essentially build anywhere, without gaining permission. This was due to the powerful
bureaucracy and the centralized trends it had already established. However, there is no doubt
that this contributed to centralization.
Last, and most important, is Land Readjustment (LR). This stated two things; first, that
land owners must all contribute a portion of their land (usually around 30 percent) for public uses
such as roads and parks, and some to be sold as urban plots at the end of the project to help pay
for project design, management and construction.42 This would heavily be used during the
rebuilding efforts as later shown. This policy was advocated by people like Abe Iso, who
believed that even in normal conditions, everyone needed to endure a certain degree of sacrifice
for the general public. Abe concluded that after the unprecedented destruction delivered by the
earthquake, sacrifice was an essential prerequisite to accomplish the great project of

40

Making of Urban Japan p.122


Making of Urban Japan p.122
42
Making of Urban Japan p.123
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reconstruction for Tokyo and the nation. Landowners in particular, Abe declared, must be
willing to make the greatest sacrifice for the good of the nation. Harking back to the Meiji
Restoration to remind his readers of the noble sacrifice associated with the policy of hansekihokan (when daimyo gave back their domains and personal landholdings to the new Meiji
emperor), Abe suggested that the nations suffering was much greater in 1923 than it had been in
1868. If people would forsake their personal interest and display a spirit of public-mindedness,
Abe concluded, Japan could turn misfortune into a blessing.43
The second aspect that LR contained was that in the case of association projects, which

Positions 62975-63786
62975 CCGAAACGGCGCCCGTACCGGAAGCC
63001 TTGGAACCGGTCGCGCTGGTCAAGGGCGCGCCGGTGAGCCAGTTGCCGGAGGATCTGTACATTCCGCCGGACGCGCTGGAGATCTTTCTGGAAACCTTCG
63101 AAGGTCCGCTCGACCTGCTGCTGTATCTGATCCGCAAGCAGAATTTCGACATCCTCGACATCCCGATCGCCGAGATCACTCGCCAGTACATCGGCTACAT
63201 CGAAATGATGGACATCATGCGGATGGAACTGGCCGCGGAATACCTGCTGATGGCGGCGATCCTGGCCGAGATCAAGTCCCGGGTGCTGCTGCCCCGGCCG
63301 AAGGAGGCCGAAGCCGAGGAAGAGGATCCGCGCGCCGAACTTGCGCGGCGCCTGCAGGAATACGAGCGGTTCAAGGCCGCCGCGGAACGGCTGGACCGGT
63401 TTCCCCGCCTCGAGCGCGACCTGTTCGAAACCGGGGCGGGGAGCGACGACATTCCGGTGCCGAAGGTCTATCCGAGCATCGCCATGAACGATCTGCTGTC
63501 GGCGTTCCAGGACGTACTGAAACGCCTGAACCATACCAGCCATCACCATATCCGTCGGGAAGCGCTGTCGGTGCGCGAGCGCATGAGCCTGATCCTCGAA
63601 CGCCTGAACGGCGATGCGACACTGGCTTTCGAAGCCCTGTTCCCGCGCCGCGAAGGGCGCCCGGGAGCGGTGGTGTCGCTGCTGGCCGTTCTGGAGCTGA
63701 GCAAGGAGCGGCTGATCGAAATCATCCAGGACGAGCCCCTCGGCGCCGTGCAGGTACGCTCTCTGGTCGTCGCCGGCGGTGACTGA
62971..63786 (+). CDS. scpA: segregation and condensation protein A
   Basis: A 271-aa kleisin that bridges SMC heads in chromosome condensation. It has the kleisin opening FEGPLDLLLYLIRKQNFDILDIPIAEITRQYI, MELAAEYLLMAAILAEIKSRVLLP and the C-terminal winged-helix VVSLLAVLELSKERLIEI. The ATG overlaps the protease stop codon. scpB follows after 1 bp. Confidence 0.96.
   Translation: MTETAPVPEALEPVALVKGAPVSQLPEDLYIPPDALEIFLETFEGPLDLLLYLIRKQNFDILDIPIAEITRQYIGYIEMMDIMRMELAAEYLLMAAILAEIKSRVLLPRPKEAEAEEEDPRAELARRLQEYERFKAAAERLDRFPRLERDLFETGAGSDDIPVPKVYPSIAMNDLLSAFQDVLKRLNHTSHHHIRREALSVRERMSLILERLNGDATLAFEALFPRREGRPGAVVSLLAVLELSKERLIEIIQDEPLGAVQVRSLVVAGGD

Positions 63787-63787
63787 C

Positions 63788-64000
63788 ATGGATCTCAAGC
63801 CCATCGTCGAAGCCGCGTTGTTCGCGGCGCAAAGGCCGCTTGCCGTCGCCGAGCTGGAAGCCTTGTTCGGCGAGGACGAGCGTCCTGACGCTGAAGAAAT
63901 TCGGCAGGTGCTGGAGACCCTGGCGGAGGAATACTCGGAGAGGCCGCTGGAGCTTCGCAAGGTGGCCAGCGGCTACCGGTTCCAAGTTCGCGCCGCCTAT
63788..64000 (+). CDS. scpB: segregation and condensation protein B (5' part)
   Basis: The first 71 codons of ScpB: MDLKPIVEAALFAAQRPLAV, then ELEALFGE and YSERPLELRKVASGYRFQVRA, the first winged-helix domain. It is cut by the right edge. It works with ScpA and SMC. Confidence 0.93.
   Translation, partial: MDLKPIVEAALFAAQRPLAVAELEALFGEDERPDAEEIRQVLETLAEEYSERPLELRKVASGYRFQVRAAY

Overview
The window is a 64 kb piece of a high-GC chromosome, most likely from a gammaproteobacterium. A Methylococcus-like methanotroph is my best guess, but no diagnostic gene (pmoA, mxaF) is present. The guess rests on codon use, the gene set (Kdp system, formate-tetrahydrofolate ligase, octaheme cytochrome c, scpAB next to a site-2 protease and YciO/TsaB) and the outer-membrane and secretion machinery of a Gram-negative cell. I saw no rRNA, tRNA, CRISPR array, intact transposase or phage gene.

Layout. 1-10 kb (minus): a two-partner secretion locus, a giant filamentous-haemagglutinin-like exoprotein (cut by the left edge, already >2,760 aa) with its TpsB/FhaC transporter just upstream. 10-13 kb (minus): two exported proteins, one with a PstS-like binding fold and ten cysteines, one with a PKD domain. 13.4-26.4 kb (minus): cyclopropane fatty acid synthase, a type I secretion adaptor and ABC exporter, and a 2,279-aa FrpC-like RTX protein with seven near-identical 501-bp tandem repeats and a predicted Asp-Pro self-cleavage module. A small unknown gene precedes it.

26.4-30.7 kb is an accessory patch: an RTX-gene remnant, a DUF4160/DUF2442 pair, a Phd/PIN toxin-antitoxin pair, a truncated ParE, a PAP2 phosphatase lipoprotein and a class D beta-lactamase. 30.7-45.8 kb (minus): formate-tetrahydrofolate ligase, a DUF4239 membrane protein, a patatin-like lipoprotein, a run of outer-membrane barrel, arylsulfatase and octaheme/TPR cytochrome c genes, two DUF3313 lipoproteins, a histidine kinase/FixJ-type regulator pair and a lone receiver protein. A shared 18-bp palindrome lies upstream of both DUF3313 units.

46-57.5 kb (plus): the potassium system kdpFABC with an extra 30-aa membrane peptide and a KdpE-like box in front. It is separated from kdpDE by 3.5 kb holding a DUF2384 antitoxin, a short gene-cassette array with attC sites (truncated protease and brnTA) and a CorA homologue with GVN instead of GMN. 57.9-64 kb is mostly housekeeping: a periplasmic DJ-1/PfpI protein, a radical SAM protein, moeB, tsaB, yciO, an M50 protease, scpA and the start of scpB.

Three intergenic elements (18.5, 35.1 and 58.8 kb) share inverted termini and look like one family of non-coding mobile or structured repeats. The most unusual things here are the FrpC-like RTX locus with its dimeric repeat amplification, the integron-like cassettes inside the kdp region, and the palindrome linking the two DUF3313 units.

are the most common type, if at least two-thirds of the land owners on at least two-thirds of the
land in the designated project agree, all landowners could be forced to participate in the project
and contribute their share of land. This prevented projects from being blocked by a single
uncooperative landowner, or by free-riders who wanted to gain project benefits without
contributing to project costs.44 LR projects today account for about 30 percent of the Japanese
urban areas, showcasing its lasting heritage on Japanese society.45
LR would be altered to be more powerful during the rebuilding of Tokyo after the 1923
disaster. The changes being that the new act (proposed by Shimpei Goto: the Ad Hoc Town
Planning Act in December of 1923) empowered the Reconstruction Board to design and carry
out its own projects with no requirement to gain the consent of the landowners concerned. The
use of LR in this way allowed the board to sidestep the legal requirement that all land

43

Schencking p.317
Making of Urban Japan p.123
45
Making of Urban Japan p.123
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expropriated for building roads and public facilities had to be compensated at fair market value,
and only authorized compensation for decreases in lot sizes over 10 percent.46

The Reconstruction of Tokyo


This will be a rather large section, as the work done was quite extensive. Much of the
information comes directly from the 1930 English document put out by the Tokyo Municipal
Office. To begin, taken from the first page of the document, Id like to share the quote that the
Mayor of Tokyo (Zenjiro Horikiri) said following the conclusion of reconstruction:
Gentlemen:
After the seven years untiring efforts and painstaking works on the part of the citizens
and all the people concerned, encouraged and supported by the people home and abroad, the
reconstruction of Tokyo, the capital of Japan, has now come to its final completion. I am most happy to
state that the entire work of reconstruction, unprecedented in its scope and extent in the world history of
city planning has been so far accomplished with the most satisfactory records.
I take this opportunity to tender our heartfelt thanks to the world nations for the
overwhelming generosity and ready assistance extended to us at the time of the catastrophe, six and a half
years ag.
I be to submit herewith, therefore, this brief account of the reconstruction work of Tokyo
accompanied by maps, charts, and diagrams, comprising what may be termed Tokyo Reconstruction
Work, as an official report.
With my best regards and compliments,
I am
Very sincerely yours

46

Making of Urban Japan p.126

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Shimpei Goto (who was Minister of Home Affairs, and ex-mayor of Tokyo) was in